Joni Mitchell: ‘I’m a fool for love. I make the same mistake over and over’

As she releases a box set of her earliest recordings, in a rare interview Mitchell talks about life before fame, the correct way to sing her songs – and her long struggle to walk and talk again after an aneurysm

“I was lying in bed last night thinking about getting a cat,” says Joni Mitchell. It’s an early summer Sunday, and she’s sitting in her backyard patio, nicknamed Tuscany. Behind her a bird feeder is busy with hungry visitors. “And this guy shows up at the gate around midnight, meowing.”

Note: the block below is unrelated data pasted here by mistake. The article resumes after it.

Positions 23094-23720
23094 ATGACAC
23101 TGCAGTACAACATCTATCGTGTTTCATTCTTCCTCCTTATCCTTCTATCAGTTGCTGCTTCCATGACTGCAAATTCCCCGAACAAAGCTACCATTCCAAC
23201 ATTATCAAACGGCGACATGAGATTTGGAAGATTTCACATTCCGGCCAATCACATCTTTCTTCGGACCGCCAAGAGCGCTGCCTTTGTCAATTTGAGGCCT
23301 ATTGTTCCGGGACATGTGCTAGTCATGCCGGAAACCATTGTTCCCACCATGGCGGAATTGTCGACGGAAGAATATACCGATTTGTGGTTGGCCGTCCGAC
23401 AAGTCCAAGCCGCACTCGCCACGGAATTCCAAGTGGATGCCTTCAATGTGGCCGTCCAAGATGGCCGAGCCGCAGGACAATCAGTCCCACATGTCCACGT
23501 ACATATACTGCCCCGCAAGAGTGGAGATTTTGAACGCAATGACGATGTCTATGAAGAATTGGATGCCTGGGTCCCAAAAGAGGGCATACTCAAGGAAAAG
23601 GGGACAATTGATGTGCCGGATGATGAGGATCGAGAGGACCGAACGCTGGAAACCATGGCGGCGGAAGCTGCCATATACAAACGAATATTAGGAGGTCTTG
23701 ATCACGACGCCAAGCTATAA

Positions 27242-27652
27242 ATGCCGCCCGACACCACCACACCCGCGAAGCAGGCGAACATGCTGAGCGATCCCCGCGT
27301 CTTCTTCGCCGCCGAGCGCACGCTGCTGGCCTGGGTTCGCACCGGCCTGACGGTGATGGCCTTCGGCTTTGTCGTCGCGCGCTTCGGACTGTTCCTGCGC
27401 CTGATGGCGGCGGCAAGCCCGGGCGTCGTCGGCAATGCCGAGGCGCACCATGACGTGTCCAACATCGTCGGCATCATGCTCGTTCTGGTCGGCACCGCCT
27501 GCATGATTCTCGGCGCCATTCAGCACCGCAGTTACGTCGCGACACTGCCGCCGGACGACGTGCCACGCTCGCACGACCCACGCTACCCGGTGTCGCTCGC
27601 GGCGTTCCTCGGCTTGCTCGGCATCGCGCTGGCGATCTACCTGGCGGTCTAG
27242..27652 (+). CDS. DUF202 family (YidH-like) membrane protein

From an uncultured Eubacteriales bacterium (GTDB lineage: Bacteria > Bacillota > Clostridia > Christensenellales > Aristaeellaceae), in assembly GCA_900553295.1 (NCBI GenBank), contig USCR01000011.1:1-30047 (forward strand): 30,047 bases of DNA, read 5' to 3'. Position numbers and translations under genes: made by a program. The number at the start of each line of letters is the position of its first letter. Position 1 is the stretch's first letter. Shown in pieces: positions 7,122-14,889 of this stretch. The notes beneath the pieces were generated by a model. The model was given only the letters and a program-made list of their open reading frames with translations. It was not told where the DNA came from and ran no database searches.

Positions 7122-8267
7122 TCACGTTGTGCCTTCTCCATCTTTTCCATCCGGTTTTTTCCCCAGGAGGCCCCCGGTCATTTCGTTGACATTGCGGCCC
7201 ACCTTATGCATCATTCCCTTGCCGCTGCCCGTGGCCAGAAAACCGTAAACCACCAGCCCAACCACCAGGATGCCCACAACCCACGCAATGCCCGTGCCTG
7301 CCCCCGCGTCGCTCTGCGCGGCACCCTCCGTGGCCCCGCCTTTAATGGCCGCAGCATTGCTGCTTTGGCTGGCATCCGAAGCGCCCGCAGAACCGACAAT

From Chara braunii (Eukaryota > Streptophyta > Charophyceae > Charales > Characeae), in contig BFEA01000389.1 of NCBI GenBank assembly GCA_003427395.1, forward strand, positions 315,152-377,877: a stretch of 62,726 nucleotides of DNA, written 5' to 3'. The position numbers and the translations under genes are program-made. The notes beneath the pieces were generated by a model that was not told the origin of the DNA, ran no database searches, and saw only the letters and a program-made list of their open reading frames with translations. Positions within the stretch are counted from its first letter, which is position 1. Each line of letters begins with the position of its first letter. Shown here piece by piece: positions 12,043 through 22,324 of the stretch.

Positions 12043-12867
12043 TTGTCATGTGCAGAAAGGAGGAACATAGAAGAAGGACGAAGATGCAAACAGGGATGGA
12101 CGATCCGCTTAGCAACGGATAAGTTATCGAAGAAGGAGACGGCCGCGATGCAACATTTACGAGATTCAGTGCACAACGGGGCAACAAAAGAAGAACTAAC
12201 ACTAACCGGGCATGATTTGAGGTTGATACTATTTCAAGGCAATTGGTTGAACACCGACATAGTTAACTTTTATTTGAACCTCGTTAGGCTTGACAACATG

A light-brown kitten with long white paws, only a few months old, leans contentedly against her shoulder. “I hope nobody comes to claim him,” she confides softly. They’re fast friends. Nearby Marcy Gensic, Mitchell’s longtime friend and associate, mentions they’ve papered the neighbourhood with lost notices. No calls yet. So with our midnight visitor, tentatively named Puss ’n Boots, tucked in the lap of this treasured artist, Mitchell is here to discuss the new set of early recordings she never intended to release: Joni Mitchell Archives Vol 1: The Early Years (1963-1967). For years she doubted their place in the revered canon of her carefully curated albums. “Some of the melodies are beautiful,” she told me in an interview in 2004, “but they’re very ingenue-y.” She seemed almost wistful. “God, they’re so vulnerable in these tough times. They’re like some ancient world.”

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